The temptation is growing to mention things like chainsaws, M16 automatic rifles, lingerie, wolfhounds and gold plated cadillacs just to see what will happen.

But no, this is a blog about writing, not about advertising, so I'll resist my most outlandish urges and leave it at that.

Check out the adverts below, though. They might be fun.

10 January 2011

Biscuits with Jam

Something occurred to me about writing as I was having a biscuit a couple of seconds ago. It involves the amount of information I need to give my reader. Someone once said that " Every sentence must do one of two things — reveal character or advance the action" (actually that someone was Kurt Vonnegut but I suppose you don't really need to know that in order for me to make my point).
Anyway, that's what I'm talking about here, what biscuits, what jam? Does it reveal character or advance the action if I tell you?
OK, there's precious little action in a blog. The most interesting thing you might ever read in a blog might be the best kind of jam for a particular biscuit, but I'm making a story writing point rather than a blog writing point. You can get away with any old crap in a blog, people expect very little. But a story involves more complex issues. The jam could get in the way, the fact that jam was used at all might be irrelevant or, even more interesting, the jam could be there as a ploy, a device, a red herring, a means of diverting attention.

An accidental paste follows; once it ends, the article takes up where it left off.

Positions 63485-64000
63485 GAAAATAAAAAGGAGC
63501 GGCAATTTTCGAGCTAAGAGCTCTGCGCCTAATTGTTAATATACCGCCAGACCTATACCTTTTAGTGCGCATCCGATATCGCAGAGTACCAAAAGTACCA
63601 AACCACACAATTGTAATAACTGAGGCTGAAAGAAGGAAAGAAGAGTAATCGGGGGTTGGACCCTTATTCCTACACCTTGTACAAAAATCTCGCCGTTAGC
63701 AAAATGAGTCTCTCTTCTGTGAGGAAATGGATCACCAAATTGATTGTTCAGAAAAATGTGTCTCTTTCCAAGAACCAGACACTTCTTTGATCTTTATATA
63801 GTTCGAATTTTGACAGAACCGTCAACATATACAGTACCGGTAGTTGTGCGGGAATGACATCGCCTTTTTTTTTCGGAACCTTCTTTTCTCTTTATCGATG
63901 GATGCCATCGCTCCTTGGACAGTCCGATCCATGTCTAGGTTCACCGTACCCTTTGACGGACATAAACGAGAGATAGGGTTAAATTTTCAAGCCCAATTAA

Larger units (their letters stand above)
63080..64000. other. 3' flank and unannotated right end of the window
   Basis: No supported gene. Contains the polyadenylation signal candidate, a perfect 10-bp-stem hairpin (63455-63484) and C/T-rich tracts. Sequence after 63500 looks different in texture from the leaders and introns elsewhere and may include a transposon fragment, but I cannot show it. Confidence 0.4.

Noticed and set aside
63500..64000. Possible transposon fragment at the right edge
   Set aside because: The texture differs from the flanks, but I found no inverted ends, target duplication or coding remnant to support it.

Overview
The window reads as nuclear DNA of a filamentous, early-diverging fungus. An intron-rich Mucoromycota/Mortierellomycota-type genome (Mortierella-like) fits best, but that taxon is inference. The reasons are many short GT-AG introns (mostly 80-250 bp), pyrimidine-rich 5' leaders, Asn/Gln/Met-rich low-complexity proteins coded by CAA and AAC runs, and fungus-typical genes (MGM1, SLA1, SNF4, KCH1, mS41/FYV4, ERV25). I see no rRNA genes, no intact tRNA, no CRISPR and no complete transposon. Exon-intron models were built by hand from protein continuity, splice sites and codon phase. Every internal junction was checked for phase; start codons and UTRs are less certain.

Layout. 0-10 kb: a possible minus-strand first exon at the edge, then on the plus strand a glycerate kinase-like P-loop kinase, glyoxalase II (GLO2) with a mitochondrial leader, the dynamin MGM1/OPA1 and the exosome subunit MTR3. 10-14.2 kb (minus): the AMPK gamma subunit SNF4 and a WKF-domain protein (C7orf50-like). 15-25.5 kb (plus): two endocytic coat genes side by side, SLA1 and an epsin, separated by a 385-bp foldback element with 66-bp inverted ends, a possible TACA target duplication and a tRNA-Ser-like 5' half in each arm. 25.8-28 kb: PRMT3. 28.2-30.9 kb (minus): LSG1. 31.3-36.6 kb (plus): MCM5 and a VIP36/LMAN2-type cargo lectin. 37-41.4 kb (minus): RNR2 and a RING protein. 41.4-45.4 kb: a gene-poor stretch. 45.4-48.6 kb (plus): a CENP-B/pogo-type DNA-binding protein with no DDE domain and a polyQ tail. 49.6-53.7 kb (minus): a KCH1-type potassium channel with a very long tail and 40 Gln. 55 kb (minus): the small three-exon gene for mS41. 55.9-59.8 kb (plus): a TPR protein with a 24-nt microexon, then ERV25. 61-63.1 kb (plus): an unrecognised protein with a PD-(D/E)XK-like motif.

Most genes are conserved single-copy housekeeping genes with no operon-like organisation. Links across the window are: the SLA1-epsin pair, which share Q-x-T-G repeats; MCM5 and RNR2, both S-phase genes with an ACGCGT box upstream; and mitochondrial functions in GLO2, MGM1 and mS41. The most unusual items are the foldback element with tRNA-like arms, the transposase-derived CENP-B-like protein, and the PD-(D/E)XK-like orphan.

An example:

Jenny's gaze falls on the two McVities Rich Tea biscuits lying side by side on the kitchen worktop. Next to them stands an open pot of Robinson's Plum Jam, spoon gently resting on its scarlet surface. The brown speckled white formica stretches all the way from the kitchen door to the back door, interrupted only by the dark gash of the cooker hob. The door flies open and his face contorts with hatred as he recognises her.

Or, is this better?

Jenny looks desperately around the kitchen for something that might help. Two plain looking biscuits and a pot of jam are the only items in view. The door flies open and his face contorts with hatred as he recognises her.

It's hard to decide, except in full context, I suppose.

Still it's the sort of fun thing that I have to contend with when I go into edit mode. Getting the character from A to B is one job, but there has to be something for them to see on the way. My tendency is to whizz them along too quickly for a sense of place to be properly established. So I feel the need to read the name on the jam pot from time to time.

For the record, the only biscuits that can be enhanced satisfactorily with jam are Rich Tea. The very best jam to use is plum which has a nice firm sticky consistency. Strawberry is good but tends to ooze out of the sides when the biscuits are put together. Avoid Blackcurrent, it is much too lumpy and the top biscuit tends to take on a bit of a lean which makes for an untidy looking product.